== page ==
All that may be true, but the fact remains that you’re the only person who is going to write your book. Even if one of them writes a similar book, it won’t be your book, and no matter how good their book is, there are people who will like your book better. There are people only you can reach, and there are enough of them out there to make writing your book worth it.
Who are you to write your book? You’re the only person in the world who can.
Do this right now—find a sticky note and write “I am an author” on it and stick it on your computer or somewhere else you’ll see it every day. When you publish your book, you’ll be a published author, but the second you start working on a book, you are already an author. Start thinking of yourself as an author, and it will become reality.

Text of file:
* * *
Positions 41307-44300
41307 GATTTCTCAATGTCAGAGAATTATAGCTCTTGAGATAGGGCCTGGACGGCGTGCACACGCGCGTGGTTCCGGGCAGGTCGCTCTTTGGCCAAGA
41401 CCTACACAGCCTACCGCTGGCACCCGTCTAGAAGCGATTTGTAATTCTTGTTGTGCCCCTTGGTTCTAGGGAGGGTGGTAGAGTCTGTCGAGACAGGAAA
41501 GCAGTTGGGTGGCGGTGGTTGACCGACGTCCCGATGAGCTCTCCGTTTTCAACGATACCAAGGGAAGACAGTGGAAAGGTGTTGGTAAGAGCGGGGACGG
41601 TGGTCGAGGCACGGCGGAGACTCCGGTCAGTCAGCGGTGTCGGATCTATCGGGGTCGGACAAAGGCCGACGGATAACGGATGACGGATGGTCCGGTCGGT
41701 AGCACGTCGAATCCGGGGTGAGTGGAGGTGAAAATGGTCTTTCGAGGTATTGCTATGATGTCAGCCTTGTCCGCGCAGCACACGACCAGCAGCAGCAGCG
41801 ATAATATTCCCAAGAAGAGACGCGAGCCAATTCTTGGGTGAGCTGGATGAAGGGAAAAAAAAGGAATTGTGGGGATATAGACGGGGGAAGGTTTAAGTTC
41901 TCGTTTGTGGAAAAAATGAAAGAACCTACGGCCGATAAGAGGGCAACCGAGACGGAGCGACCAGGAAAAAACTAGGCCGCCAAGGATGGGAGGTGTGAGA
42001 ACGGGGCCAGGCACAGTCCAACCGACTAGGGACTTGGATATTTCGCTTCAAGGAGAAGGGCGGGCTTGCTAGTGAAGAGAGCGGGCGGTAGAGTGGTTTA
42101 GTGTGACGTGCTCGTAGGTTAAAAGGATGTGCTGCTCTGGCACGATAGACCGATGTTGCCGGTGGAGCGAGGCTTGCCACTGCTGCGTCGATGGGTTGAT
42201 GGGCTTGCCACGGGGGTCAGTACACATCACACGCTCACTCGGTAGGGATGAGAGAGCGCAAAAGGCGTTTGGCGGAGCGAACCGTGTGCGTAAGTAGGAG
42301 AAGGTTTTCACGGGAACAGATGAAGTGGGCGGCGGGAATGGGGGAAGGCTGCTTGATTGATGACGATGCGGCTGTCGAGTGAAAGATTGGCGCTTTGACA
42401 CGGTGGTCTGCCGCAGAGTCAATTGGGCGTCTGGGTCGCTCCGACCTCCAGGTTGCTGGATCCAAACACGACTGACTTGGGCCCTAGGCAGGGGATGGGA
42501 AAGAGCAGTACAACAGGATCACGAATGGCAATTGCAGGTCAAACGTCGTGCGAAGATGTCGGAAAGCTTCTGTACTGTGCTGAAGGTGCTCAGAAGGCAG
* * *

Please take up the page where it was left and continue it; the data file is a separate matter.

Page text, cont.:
Starting Writing Your Book
Once you’re prepared to write, the best way I’ve found to start is to create what’s called a “parking lot.” This isn’t your book, it’s notes for your book. Use a Google doc, yellow note pad, or whatever is convenient for you.
When you find a quote you like that you think might be good in your book, put it in the parking lot.
If you have an idea for part of your book, put it in the parking lot.
Put anything and everything in your book parking lot, whether it’s an article, video, graph, illustration, statistic, or anything else.
Don’t worry about order, organization, spelling, grammar, or punctuation. This isn’t your book, it’s just notes.
Creating an Outline
As you fill up your book parking lot, you’ll start organizing it naturally. Sections and chapters will create themselves. Eventually, you’ll have a bare bones outline with your parking lot material organized loosely within it. At this point, spend some time formally organizing your outline until it feels 80-90% final (recognizing you can always rearrange later if you need to).
Your Vomit Draft